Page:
Jessa (Jemima Kirke) was one of the sadder characters all along, even if she was routinely selfish and awful. On the plus side, she managed to stay sober even when she knew her boyfriend was trying to win back his ex. But between the gross hookup in the bar bathroom, the fact that she dropped out of school and the knowledge that she wasn’t Adam’s first choice made her more tragic. At least she was starting to do some soul-searching, coming to terms with how nasty she could be.
“I don’t need to be happy,” Marnie (Allison Williams) said in the final episode, and suddenly the character that viewers loved to hate earned some compassion. Here she was trying to almost single-handedly raise Hannah’s son and, even though she was getting nothing but rage and ridicule from her best friend, Marnie didn’t seem to mind.
She had one of the more dramatic falls from grace. Divorced from Desi and jobless, she couldn’t afford her apartment anymore, so she moved home with her mother before relocating to be with Hannah. This wasn’t exactly what she had in mind when she said “I do” and signed a record contract, but there was a silver lining: For the first time in a long time, she was putting someone else first.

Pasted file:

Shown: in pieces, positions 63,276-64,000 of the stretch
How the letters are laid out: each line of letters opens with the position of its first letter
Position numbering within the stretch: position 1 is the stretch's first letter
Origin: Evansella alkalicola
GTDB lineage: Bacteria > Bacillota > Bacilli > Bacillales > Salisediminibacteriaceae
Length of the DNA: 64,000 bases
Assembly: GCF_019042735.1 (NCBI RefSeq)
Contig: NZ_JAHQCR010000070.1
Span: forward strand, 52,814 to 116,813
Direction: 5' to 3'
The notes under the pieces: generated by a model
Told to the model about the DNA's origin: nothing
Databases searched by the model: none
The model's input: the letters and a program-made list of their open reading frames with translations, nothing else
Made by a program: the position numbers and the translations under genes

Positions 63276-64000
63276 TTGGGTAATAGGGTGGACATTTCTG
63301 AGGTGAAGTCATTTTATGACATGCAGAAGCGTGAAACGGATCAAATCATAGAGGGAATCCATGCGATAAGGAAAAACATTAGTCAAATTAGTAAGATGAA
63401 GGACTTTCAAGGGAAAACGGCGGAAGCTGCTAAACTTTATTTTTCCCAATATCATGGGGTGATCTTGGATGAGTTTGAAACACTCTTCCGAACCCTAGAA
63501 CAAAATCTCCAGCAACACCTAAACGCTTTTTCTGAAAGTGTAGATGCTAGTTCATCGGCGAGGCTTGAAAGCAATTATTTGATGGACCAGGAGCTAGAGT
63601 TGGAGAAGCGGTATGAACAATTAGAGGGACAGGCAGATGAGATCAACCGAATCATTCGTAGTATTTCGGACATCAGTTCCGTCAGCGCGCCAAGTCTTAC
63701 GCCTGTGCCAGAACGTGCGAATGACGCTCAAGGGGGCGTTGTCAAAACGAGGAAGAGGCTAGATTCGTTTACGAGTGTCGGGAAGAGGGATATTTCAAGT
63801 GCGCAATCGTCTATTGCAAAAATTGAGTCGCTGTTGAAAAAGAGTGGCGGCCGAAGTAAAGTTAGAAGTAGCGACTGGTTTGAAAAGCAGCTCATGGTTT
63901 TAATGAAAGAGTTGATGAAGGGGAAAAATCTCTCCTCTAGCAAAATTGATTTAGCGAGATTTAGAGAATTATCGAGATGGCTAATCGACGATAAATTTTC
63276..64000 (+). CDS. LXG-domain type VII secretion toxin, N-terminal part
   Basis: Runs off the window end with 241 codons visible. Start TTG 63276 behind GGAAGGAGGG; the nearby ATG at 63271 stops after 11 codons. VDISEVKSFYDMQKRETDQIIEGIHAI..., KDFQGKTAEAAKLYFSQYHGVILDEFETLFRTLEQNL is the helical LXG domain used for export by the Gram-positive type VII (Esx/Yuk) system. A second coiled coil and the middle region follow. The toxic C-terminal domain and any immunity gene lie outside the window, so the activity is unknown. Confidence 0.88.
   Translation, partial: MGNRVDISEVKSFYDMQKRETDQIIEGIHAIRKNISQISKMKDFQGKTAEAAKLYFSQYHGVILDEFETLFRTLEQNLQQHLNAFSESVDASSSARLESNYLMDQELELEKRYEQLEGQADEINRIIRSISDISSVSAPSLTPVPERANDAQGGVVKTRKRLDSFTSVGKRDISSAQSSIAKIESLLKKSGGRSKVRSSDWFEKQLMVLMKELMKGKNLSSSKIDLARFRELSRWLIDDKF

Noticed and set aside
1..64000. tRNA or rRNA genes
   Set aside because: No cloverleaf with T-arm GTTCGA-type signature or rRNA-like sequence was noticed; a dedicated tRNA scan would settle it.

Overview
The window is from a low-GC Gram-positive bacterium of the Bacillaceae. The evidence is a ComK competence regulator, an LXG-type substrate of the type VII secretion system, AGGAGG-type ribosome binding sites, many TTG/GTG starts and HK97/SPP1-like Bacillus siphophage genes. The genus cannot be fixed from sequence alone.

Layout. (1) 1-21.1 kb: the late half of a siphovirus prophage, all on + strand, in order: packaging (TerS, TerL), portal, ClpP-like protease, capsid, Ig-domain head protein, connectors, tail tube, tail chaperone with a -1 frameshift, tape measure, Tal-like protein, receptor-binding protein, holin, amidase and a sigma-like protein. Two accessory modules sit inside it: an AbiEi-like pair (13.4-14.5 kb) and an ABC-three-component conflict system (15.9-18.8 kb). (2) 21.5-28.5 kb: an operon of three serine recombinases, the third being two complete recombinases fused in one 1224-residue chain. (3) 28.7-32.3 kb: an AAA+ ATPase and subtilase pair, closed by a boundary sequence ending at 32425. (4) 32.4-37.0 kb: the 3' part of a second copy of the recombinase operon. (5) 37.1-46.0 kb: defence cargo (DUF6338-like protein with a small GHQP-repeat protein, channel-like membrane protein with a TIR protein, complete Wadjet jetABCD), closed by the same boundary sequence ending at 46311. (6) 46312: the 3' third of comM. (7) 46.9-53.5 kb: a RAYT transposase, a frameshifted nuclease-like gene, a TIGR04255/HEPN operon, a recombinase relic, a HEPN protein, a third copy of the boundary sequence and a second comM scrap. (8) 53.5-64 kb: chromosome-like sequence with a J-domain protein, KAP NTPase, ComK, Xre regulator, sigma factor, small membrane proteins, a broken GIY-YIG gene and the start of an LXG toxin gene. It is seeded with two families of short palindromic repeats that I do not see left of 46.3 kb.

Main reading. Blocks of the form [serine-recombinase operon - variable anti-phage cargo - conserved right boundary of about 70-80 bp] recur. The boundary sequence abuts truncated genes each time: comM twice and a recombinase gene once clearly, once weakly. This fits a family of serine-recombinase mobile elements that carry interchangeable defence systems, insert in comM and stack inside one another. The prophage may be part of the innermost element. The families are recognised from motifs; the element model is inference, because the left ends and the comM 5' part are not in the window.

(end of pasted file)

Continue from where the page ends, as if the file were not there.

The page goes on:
At least she had the Michael Sisters as a fallback plan. And, hey, there’s always law school.
Tad may have ended the series happy, but his coming out threw Loreen (Becky Ann Baker) into a tailspin. She had pretty much given up on life by the final season, certain that her best years were behind her. The saddest part of her story arc came when she visited Hannah in New York, and a bad trip on some pot-laced candies sent her wandering the streets of Manhattan, alone and disoriented. To hammer home the point that adulthood is a precarious state of mind, she even vomited on herself in public.
She seemed better off by the final episode when she visited Hannah. But her many regrets were still palpable when she was warning Marnie that sometimes you have to put yourself first.
Desi (Ebon Moss-Bachrach) was terrible and no one described him better than Ray — and right to Desi’s eye-linered face, too: “Don’t ever think that you go onstage anywhere where a vast majority of the crowd doesn’t think, ‘douche.’ ”
His outcome was the saddest, but we’re okay with that, right? By the end, he was a wreck, recovering from drug addiction but still whining and blaming Marnie for everything. He was as desperate for love and acceptance as you’d expect from a man who had been engaged eight times.
Correction: An earlier version of this post stated that Loreen had a bad trip on special brownies. She had actually consumed pot-laced candies.